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Annals for Hospitalists Inpatient Notes - Human Factors Engineering and Inpatient Care—New Ways to Solve Old Problems

Type of publication Not peer-reviewed
Publikationsform Review article (non peer-reviewed)
Author Clack Lauren, Sax Hugo,
Project Human Factors Analysis of Infectious Risk Moments
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Review article (non peer-reviewed)

Journal Annals of Internal Medicine
Volume (Issue) 166(8)
Page(s) HO2 - HO2
Title of proceedings Annals of Internal Medicine
DOI 10.7326/m17-0544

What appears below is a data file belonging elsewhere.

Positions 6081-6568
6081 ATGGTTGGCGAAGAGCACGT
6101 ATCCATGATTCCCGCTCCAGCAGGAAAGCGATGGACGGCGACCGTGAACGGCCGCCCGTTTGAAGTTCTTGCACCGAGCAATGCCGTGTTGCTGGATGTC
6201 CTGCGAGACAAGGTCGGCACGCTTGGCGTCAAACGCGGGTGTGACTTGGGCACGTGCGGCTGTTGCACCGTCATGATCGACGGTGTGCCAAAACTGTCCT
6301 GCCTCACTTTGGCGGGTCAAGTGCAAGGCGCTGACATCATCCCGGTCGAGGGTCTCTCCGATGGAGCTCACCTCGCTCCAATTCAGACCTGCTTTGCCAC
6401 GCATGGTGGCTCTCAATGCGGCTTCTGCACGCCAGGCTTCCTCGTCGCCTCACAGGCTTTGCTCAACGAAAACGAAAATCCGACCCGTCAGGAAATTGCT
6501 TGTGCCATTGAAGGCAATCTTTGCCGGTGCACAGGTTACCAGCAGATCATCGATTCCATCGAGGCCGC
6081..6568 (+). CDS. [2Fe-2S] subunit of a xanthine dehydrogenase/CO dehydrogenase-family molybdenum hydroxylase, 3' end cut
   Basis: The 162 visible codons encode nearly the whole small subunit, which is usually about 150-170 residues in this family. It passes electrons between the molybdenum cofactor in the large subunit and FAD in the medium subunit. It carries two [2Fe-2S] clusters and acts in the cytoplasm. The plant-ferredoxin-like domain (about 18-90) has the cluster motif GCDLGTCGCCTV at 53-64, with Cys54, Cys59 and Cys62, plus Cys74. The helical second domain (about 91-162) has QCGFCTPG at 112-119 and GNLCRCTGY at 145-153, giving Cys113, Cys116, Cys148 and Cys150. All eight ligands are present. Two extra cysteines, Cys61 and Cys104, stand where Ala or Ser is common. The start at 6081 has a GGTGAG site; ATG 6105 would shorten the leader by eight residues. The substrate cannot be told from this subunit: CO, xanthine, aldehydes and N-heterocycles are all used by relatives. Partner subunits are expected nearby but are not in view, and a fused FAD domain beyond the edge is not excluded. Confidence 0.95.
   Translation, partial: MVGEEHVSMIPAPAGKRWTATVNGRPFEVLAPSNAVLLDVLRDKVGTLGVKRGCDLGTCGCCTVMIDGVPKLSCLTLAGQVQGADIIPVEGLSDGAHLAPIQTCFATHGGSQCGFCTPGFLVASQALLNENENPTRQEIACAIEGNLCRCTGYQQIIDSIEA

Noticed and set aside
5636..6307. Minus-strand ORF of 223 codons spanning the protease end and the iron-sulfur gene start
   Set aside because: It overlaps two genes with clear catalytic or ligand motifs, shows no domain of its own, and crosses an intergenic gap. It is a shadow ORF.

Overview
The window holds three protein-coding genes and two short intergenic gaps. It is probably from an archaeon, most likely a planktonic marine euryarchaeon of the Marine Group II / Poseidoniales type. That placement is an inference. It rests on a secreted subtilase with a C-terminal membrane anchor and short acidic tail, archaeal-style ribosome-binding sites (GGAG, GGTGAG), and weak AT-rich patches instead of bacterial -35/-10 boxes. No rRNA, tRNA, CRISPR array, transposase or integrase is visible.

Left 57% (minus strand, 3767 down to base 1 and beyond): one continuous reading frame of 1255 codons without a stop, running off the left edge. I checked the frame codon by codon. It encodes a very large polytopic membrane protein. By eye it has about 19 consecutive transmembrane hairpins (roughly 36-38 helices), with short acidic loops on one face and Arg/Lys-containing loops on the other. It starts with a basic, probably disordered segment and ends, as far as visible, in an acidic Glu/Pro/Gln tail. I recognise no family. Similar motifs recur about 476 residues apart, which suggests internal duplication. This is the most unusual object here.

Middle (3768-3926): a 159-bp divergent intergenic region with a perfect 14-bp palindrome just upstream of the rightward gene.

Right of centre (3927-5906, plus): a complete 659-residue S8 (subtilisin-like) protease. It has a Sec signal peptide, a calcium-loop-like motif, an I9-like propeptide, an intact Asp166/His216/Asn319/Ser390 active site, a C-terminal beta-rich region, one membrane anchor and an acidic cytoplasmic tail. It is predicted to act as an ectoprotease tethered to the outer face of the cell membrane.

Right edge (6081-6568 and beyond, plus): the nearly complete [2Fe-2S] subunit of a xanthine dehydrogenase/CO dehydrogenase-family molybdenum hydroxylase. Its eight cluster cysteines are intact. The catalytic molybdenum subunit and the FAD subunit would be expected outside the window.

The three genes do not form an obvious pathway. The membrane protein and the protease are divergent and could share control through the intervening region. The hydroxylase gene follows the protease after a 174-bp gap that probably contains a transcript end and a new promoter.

Drawing on psychology and engineering, human factors engineering (HFE) is a scientific discipline that applies knowledge about human strengths and weaknesses to optimize interactions with the environment. The goal of HFE is to maximize overall work system productivity and human well-being. When applied to health care, the aim is to ensure safe, effective, and efficient patient care—goals that align with the mission of hospitalists. A major underlying principle of HFE is that structure shapes behavior. Just as water always flows through the path of least resistance, health care providers' decisions are influenced by the structure of their practice environment. Even well-educated, well-intentioned individuals make mistakes if a system is not well-adapted to human cognitive and physical capabilities. The field of infection prevention is rife with examples of how a small change in the health care environment can have a major impact on clinician behavior. We discuss 3 such examples here.